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Amber Paulen

Arcadia by Lauren Groff

Lauren Groff


Arcadia by Lauren Groff was one of the books I bought when I was in the States a few months ago. The title and trippy cover (not mine) seemed to be all over the book websites for a time, and talk has dwindled since then but not quieted. Sometimes I think I would have been a better hippie than a 21st-century expat, so Arcadia, its setting on a commune, tenaciously stuck in my mind and I had to read it.

Arcadia spends half the book in the commune, Arcadia, and the other half in the Outside. It follows the life of Bit, born while the commune was still a caravan, in four parts divided by his ages of 5, 15, 30, and 45 (or so). The opening of the book is soft and mythic, telling the story of the caravan of Volkswagen buses and other vans when Bit was in utero.

This is Bit’s first memory, although he hadn’t been born when it happened. Still, the road winding through the mountains is clear to him, the rest stop with the yellow flowers that closed under the children’s touch.

As a child, Bit has an innocence that lends even more of a golden glow to the commune’s ideals, which combines with Lauren Groff’s rich language to create an indelible dreamscape of communal perfection and harmony. It was the livingness of these ideals—the Free People working in the fields, birthing their own babies, living with whomever they pleased—and the eventual disintegration of these ideals that I found to be one of the most fascinating layers of Arcadia. And because Bit is the narrator, the inevitability of Arcadia’s fall isn’t as inevitable—not that anyone else would admit to the defeat built into success. Far at the end of the novel, the Amish woman Glory says Arcadia failed because of its freedom:

Too much freedom, it rots things in communities quick. That was the problem with your Arcadia.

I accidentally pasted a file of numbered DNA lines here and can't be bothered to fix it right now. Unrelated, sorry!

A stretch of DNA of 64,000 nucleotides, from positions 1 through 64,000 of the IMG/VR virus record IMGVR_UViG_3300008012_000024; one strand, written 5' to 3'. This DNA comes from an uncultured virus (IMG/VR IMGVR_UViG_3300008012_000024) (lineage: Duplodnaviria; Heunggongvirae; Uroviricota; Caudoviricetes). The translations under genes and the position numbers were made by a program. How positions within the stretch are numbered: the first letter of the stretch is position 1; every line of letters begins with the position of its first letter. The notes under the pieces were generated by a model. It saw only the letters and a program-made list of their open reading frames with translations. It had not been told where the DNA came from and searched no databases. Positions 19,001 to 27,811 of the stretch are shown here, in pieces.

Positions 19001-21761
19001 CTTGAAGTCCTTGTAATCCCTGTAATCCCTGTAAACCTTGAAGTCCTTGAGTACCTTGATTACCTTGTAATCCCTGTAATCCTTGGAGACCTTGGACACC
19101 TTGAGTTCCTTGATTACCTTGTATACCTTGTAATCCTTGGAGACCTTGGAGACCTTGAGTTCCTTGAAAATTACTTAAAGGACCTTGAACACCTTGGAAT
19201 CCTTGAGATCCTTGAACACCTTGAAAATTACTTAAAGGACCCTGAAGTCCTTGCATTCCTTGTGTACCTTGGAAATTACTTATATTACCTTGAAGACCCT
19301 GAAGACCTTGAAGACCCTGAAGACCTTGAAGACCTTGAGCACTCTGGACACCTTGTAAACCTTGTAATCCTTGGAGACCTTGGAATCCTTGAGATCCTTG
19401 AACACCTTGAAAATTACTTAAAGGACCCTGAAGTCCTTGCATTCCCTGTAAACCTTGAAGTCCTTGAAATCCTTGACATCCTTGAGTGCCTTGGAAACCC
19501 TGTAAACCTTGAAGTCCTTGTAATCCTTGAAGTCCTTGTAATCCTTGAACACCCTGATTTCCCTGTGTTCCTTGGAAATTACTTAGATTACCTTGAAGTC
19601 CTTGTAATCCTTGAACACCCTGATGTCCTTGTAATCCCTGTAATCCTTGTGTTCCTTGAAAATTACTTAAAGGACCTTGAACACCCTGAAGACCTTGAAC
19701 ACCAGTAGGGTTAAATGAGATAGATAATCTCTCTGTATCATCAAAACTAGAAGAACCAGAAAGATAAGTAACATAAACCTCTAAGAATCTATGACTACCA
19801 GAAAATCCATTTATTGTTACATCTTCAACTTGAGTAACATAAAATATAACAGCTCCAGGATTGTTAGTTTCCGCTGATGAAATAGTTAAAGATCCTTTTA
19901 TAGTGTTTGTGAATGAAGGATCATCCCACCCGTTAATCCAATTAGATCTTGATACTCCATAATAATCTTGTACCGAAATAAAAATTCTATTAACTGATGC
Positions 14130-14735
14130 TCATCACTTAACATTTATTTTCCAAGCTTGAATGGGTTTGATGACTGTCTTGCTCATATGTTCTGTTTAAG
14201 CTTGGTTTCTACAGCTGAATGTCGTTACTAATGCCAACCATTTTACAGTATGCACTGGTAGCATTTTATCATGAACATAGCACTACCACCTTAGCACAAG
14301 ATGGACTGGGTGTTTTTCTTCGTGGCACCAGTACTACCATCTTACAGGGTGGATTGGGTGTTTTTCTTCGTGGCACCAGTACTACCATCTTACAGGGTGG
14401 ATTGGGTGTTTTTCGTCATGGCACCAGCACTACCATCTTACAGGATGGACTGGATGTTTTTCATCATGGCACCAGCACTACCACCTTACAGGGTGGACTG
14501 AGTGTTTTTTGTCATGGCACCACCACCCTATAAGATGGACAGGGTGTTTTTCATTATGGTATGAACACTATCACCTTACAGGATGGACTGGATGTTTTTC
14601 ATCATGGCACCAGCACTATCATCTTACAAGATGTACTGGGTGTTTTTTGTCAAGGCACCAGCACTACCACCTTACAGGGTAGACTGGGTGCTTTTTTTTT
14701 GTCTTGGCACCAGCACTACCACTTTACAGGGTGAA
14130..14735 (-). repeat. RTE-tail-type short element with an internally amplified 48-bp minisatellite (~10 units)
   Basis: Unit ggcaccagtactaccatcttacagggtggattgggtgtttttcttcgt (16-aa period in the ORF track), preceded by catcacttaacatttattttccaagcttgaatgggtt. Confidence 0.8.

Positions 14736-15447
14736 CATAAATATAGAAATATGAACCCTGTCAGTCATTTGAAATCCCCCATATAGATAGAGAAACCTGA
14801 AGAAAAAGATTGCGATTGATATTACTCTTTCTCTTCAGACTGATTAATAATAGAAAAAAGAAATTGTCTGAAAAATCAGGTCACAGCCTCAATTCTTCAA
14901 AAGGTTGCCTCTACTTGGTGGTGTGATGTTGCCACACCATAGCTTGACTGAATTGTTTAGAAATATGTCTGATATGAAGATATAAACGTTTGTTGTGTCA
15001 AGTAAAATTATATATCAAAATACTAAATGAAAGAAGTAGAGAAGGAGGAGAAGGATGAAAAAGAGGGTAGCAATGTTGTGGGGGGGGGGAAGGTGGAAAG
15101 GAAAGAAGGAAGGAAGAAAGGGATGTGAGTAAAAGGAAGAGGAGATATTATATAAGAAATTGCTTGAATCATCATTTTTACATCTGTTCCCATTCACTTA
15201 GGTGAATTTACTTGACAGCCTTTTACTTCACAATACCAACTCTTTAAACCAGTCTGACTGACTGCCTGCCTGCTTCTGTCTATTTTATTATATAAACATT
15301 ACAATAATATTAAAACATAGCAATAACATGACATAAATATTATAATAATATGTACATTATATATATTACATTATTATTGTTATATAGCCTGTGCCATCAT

While Bit believes the rift that tore Arcadia apart was formed out of Handy’s pride—the leader who gets all the praise and then all the blame. That it didn’t work out brings up questions about if such perfection is even possible. Handy’s daughter Helle, whom Bit falls in love with, remembers her childhood in Arcadia as something not worth remembering, as a cold and hungry time when every night she had to listen to people fucking. But Bit’s memories of Arcadia are firmly the opposite; his family was a stable one, which probably made a very big difference.

Once the commune dissolves and its members are spread around the Outside, Bit is never able to again touch the ideal and beauty of life so strongly set into the already ideal of childhood—except through art, photography. There is a lot of sadness in this half of the book; partly it comes out of Bit’s sensitivity and his perceptions of the distance between people, and partly it comes from the tragedies that would sadden anyone.

Yet the book doesn’t waddle in hopelessness. The stories that were told and shared by all of Arcadia, like the memory of the caravan, were part of what drew the people of Arcadia together. And it is these stories that can be told anywhere, between anybody, and it is the stories that have the strength to hold people together over distances.

It isn’t important if the story was ever true . . . he knows stories don’t need to be factual to be vital. He understands, with a feeling inside him like a wind whipping through a room, that when we lose the stories we have believed about ourselves, we are losing more than stories, we are losing ourselves.


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